196 F2d 88 Harris v. Texas & Pacific Ry Co

196 F.2d 88




No. 10514.

United States Court of Appeals Seventh Circuit.

April 10, 1952.

Otto Kerner, Jr., U.S. Atty., John Peter Lulinski, Asst. U.S. Atty., Anthony Scariano, Asst. U.S. Atty., all of Chicago, Ill. (Miles F. Gibbons, Paul M. Johnson and Charles F. McLaughlin, all of Chicago, Ill., Railroad Retirement Board, of counsel), for appellant.

Leonard Bosgraf, Kellam Foster, Chicago. Ill., Franklin Jones, Marshall, Tex. (C. A. Brian, Marshall, Tex., of counsel), for appellee.

Before MAJOR, Chief Judge, DUFFY and LINDLEY, Circuit Judges.

DUFFY, Circuit Judge.

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William A. Harris was injured while employed as a switchman by the Texas and Pacific Railway Company. Upon application made to the Railroad Retirement Board (hereinafter called Board) Harris was awarded benefits based upon total and permanent disability. Thereafter he brought suit against the railway company under the Federal Employers' Liability Act, 45 U.S.C.A. § 51 et seq., in the United States District Court for the Eastern District of Texas. In that action he caused a subpoena duces tecum to be issued by the United States District Court for the Northern District of Illinois, directed to Mrs. Mary B. Linkins, Secretary of the Board, requiring her to appear on September 14, 1951, at Chicago, Illinois, before Paul A. Ruhe, official court reporter, to testify and give evidence on behalf of Harris, and to produce certain documents in the possession of the Board acquired in connection with the claim of Harris for benefits under the Railroad Retirement Act, 45 U.S.C.A. § 228a et seq., which claim had theretofore been finally adjudicated. The principal document desired was a medical report made by Dr. Carl McCurdy of Texas, who had treated Harris after his injuries, and whom the defendant railway expected to call as one of their witnesses at the trial of the suit then pending in Texas. Pursuant to the subpoena Mrs. Linkins appeared before Mr. Ruhe having in her physical possession the documents referred to in the subpoena, but declined to furnish the reports of a medical nature which had been specified. She stated her declination was based upon Regulation 262.16(b) of the Board, 20 C.F.R., 1949 Ed., 262.16(b), and also on a specific order of the Board which directed that she decline to deliver said medical records.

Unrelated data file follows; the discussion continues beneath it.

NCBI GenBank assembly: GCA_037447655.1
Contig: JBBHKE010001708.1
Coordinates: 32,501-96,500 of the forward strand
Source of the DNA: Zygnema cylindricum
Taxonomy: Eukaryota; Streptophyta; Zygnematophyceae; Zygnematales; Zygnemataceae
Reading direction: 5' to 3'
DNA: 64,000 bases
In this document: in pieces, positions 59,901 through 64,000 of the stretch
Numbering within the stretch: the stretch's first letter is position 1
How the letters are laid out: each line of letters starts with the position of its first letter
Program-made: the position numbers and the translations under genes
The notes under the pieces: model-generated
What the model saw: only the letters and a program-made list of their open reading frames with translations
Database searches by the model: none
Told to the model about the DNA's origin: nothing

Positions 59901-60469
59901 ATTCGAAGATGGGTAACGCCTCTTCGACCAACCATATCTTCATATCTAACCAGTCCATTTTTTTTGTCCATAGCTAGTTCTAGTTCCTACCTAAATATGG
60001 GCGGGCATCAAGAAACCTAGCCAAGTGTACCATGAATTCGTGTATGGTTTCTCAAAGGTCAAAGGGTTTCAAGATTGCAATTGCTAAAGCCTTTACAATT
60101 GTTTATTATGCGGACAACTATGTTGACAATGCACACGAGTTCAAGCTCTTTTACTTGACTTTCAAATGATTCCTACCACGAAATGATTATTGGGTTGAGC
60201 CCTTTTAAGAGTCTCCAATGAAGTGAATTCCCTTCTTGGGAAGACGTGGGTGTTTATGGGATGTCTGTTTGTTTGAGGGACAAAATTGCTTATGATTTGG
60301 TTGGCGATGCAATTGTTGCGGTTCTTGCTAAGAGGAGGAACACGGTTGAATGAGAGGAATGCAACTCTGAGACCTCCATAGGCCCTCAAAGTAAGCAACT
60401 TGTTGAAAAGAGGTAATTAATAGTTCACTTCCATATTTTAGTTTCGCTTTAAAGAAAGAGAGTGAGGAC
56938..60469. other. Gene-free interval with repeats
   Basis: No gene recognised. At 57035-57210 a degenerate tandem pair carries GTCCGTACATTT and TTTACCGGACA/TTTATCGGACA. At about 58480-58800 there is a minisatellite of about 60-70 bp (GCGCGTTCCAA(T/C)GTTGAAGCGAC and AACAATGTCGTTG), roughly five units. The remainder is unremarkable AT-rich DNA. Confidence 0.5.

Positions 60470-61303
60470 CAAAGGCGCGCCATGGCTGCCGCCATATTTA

On September 18, 1951, counsel for Harris filed a motion for an order compelling Mrs. Linkins to answer the interrogatories propounded to her on September 14, 1951, and a hearing was held thereon at which both Harris and Mrs. Linkins were represented by counsel. Judge Barnes entered an order to compel Mrs. Linkins to answer before Reporter Ruhe at 10:00 A.M. on September 19, 1951. Mrs. Linkins appeared before Mr. Ruhe at that time, and in response to the interrogatories propounded again stated she declined to attach to her deposition the medical reports described in the subpoena or copies thereof or to permit photographs of them, again basing her declination on the Board regulation as well as the specific order of the Board directing that she not disclose said information.